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Common Myths

A personal bankruptcy is hard or near impossible to file. – False

Bankruptcy relief is alive and well in both Chapter 7 and Chapter 13. While it is true that Congress changed some of the requirements and rules regarding bankruptcy, many of the rules and procedures are very much the same. An example of one the new requirements is all individuals are required to take a counseling class prior to filing bankruptcy. This counseling class can be taken over the phone or on the internet, and the class usually takes between 45 minutes – 1 hour.

If you file bankruptcy, you will lose all of your personal belongings. – False

Personal belongings such as your car, jewelry, and household goods are generally protected by state and/or federal exemptions.

Because the bankruptcy laws changed in 2005, you can no longer eliminate credit card debt. – False

This is simply untrue. The 2005 amendments to the Bankruptcy Code did not eliminate a person’s ability to eliminate credit card debt.

If you enter into a bankruptcy payment plan, you have to pay all your debt back. – False

Many individuals that file a chapter 13 bankruptcy do so to save a house from foreclosure or to keep a vehicle from being repossessed. However, filing a chapter 13 bankruptcy does not necessarily mean you will be required to pay back credit card and medical bills. Your current monthly income is the predominant factor in determining whether you must pay all, none, or a portion of your unsecured debt, such as credit cards, payday loans and medical bills.

You are only allowed to file bankruptcy once. – False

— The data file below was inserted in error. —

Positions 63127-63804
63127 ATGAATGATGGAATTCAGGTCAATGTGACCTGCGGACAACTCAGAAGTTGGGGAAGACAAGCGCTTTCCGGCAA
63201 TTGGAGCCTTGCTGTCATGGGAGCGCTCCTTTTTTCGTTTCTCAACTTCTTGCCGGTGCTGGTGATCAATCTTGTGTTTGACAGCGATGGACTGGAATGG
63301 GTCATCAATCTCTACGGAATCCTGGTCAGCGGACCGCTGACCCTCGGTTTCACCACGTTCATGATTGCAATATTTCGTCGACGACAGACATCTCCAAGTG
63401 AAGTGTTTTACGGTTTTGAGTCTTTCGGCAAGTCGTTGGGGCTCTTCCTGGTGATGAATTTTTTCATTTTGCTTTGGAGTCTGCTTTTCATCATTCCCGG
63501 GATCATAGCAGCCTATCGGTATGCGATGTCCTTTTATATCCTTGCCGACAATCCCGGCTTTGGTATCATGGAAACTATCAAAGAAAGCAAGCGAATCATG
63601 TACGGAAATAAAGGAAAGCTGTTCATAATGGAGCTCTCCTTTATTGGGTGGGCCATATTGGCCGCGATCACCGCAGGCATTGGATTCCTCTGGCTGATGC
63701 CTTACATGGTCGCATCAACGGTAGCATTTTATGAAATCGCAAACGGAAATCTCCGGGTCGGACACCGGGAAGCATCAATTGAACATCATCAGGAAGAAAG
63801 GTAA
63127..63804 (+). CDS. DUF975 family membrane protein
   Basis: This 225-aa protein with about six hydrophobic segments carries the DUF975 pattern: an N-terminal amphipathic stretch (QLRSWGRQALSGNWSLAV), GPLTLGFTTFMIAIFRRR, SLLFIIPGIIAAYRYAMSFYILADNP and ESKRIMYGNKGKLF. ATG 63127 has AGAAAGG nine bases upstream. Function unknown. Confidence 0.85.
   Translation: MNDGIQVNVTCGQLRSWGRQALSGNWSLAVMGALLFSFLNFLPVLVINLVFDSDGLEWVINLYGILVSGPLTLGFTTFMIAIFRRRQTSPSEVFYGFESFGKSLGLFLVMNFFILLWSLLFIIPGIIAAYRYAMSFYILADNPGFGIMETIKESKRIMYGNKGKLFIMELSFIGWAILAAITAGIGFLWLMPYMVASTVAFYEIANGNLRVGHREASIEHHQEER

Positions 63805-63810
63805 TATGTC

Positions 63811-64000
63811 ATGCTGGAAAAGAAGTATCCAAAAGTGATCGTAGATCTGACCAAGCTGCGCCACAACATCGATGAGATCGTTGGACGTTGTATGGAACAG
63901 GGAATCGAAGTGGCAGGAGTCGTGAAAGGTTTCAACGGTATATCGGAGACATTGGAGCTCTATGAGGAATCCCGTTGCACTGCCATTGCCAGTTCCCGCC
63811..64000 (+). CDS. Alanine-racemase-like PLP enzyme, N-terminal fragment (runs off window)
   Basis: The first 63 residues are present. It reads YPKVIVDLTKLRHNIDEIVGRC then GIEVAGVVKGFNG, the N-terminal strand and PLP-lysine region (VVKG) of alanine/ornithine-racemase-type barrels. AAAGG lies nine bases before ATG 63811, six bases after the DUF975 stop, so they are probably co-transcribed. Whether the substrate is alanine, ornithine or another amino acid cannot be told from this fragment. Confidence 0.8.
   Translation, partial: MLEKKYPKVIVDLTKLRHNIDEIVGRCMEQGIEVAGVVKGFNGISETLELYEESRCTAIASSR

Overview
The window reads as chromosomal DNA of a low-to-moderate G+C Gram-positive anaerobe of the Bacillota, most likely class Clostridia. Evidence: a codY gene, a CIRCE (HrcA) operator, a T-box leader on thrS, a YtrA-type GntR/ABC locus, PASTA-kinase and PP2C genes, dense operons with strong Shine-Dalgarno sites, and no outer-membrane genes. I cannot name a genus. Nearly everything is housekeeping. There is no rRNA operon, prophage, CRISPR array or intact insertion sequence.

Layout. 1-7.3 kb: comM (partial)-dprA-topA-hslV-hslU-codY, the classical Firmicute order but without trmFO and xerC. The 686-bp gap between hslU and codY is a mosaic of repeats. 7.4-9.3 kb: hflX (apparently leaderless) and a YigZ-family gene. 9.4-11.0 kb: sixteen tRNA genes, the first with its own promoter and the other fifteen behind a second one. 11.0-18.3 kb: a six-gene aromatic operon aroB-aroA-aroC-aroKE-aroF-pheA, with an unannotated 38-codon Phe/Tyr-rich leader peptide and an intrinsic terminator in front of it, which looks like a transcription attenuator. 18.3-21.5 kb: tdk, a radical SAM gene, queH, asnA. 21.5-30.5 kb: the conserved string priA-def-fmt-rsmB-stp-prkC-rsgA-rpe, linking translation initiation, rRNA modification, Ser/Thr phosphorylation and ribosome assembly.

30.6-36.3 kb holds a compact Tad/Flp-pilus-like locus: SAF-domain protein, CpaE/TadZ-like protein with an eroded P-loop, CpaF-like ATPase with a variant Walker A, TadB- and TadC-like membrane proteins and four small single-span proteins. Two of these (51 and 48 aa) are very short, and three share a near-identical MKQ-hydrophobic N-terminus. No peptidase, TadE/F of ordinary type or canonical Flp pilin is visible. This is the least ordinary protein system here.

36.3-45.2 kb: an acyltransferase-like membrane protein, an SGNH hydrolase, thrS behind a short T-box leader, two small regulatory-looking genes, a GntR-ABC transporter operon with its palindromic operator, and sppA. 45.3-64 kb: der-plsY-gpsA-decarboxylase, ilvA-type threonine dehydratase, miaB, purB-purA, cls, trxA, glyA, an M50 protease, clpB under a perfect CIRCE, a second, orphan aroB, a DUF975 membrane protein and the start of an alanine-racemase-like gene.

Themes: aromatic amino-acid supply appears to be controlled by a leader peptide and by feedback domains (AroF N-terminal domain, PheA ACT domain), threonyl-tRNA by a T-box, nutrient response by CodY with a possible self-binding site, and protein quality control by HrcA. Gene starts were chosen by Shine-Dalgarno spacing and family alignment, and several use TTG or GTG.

Individuals generally file a Chapter 7 or Chapter 13 bankruptcy. Depending on the chapter and the amount of time that has passed since the first bankruptcy, an individual may be eligible to file another bankruptcy. For example, if an individual filed a Chapter 7 bankruptcy and received a discharge, he/she would be eligible to file another Chapter 7 bankruptcy in 8 years. If the individual filed a Chapter 13 bankruptcy and received a discharge, he/she would be eligible to file another Chapter 13 bankruptcy in 2 years.

There is no life after bankruptcy. – False

A bankruptcy filing will stay on your credit report between 7–10 years depending on the chapter of bankruptcy that you file. However, this does not necessarily mean you will be turned down by a lender when you apply for credit. In fact, some clients find that it is easier to obtain financing after bankruptcy because their unsecured debt has been discharged. Additionally, individuals may choose to reaffirm secured debt such as their car or house which will help to rebuild their credit.

At the Law Office of Areya Holder, P. C., we genuinely care about you and take your financial situation seriously. We realize that in many cases, you have exhausted all other resources and have nowhere else to turn. Allow us to work with you to resolve your debt and help you regain hope for a stable financial future. Call (972) 438–8800 today or contact us online to arrange a confidential consultation.

Serving clients in Dallas and Tarrant counties, including the communities of Irving, Las Colinas, Dallas, Plano, Arlington, Grand Prairie, Carrollton, Euless, Cedar Hill, and DeSoto.